We’re getting questions from you all about health, so here we go.
What are the symptoms?
Exposure to wildfire smoke can cause health problems that range from minor to severe. Some symptoms include:
- Eye, nose, and throat irritation (burning eyes and runny nose)
- Headache and coughing
- Wheezing and shortness of breath
- Worsening of existing conditions, especially heart and lung diseases
- Asthma attacks, chest pain, or irregular heartbeat
For people with health conditions symptoms can be serious, with increased risk of hospitalization or death. But smoke is not good for anyone to breathe. Health impacts can continue through the week following a wildfire smoke event . Continue to monitor symptoms and don’t delay care if needed.
What about the long-term impacts of smoke?
While there is a lot of evidence about the short-term impacts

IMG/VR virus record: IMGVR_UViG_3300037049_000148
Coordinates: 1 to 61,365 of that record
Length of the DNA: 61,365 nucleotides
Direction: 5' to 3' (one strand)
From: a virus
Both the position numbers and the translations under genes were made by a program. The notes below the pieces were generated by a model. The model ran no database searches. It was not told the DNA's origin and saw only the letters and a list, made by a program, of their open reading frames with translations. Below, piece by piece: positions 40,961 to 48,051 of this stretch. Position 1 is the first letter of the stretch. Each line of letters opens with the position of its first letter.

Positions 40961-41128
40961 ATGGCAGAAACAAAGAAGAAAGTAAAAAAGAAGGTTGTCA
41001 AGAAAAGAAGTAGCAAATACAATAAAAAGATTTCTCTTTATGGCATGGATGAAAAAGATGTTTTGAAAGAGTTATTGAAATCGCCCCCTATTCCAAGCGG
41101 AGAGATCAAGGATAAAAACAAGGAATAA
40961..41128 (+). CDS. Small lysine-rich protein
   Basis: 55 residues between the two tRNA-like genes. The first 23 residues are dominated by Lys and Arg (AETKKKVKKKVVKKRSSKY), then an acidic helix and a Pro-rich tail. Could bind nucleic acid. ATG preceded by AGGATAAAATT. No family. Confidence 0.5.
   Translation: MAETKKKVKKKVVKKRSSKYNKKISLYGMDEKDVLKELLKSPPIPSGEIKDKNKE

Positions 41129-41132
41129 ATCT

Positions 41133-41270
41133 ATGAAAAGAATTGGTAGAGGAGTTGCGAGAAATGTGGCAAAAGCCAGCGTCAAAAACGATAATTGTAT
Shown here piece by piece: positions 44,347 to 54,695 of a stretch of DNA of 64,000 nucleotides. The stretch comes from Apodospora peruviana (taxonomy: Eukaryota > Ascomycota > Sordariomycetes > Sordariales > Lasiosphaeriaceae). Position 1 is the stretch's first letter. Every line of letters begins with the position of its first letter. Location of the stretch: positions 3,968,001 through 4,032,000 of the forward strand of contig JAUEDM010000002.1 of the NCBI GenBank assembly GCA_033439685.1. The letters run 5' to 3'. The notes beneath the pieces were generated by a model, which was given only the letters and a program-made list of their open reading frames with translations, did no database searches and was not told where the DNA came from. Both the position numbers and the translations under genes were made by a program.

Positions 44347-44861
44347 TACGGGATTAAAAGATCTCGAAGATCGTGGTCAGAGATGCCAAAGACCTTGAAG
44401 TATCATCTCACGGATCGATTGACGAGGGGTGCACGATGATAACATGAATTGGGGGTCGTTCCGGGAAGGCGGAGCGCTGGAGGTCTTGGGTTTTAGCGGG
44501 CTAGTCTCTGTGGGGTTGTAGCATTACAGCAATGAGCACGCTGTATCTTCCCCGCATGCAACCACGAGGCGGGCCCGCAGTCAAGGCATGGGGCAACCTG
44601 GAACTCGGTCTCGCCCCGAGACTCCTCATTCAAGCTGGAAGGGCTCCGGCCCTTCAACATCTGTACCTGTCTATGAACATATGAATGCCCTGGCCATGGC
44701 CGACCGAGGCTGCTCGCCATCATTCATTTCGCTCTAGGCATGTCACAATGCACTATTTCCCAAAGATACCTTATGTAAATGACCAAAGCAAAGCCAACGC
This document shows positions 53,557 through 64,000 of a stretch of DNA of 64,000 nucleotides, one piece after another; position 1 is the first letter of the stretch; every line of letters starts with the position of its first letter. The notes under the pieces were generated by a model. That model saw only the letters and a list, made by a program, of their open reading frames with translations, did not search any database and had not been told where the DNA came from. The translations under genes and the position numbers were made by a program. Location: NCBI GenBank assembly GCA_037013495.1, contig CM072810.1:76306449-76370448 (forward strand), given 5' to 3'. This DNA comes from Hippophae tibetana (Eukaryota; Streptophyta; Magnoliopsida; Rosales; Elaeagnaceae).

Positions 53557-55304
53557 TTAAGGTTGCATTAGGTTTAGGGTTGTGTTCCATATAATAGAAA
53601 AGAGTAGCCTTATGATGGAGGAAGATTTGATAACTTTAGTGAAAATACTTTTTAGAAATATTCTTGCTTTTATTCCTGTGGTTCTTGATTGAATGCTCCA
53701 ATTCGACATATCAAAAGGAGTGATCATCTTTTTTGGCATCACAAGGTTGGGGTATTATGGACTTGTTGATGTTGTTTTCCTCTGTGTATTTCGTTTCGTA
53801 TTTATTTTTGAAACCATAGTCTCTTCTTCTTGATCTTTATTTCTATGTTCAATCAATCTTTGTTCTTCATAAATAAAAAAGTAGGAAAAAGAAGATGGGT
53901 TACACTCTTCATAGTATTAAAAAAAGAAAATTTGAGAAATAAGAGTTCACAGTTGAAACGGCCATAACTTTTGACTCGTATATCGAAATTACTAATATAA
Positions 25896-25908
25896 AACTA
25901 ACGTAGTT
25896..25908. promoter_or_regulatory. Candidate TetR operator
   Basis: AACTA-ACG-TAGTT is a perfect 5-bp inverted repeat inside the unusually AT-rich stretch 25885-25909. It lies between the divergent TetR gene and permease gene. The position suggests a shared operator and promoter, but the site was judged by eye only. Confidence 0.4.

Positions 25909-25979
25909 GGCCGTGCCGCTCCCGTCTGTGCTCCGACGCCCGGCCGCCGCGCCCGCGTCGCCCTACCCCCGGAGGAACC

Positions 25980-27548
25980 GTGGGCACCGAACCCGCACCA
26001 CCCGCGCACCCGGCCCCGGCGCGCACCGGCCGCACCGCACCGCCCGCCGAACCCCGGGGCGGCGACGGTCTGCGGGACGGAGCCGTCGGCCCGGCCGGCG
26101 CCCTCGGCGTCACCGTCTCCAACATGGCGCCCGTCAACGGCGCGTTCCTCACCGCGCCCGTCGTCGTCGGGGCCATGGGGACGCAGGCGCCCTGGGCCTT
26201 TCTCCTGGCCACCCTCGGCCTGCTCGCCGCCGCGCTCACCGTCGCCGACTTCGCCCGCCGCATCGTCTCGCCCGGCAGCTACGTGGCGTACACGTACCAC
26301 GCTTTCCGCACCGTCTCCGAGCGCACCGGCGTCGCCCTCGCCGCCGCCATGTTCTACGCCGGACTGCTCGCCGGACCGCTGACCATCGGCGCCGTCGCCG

of wildfire smoke up to a week after exposure, the longer-term health impacts
from wildfire smoke are not well known, though this research is emerging after
increasingly smoky summers.
However, the research is clear that breathing in PM2.5 (the main component of smoke) even at low levels is not good for health.
Who’s most affected?
There are groups of people more sensitive to smoke, but that list includes more than just health conditions, and likely includes you or someone close to you.
- People with heart and lung disease, people over 65 and under 18, pregnant people, outdoor workers, people of color, tribal and indigenous people, and people with low income.
What about masks?
It’s tough to stay inside all the time with extended periods of smoke. A properly fitted, NIOSH-approved respirator can reduce your exposure to smoke if you have to be outside. KN95 masks or other masks that are approved in other countries may not provide the same protection as NIOSH-approved respirators because they are not regulated in the United States. If using a KN95 mask, look for ones that meet requirements similar to NIOSH-approved respirators. Cloth face coverings, surgical masks, and masks with filter inserts generally do not provide much protection from breathing in smoke.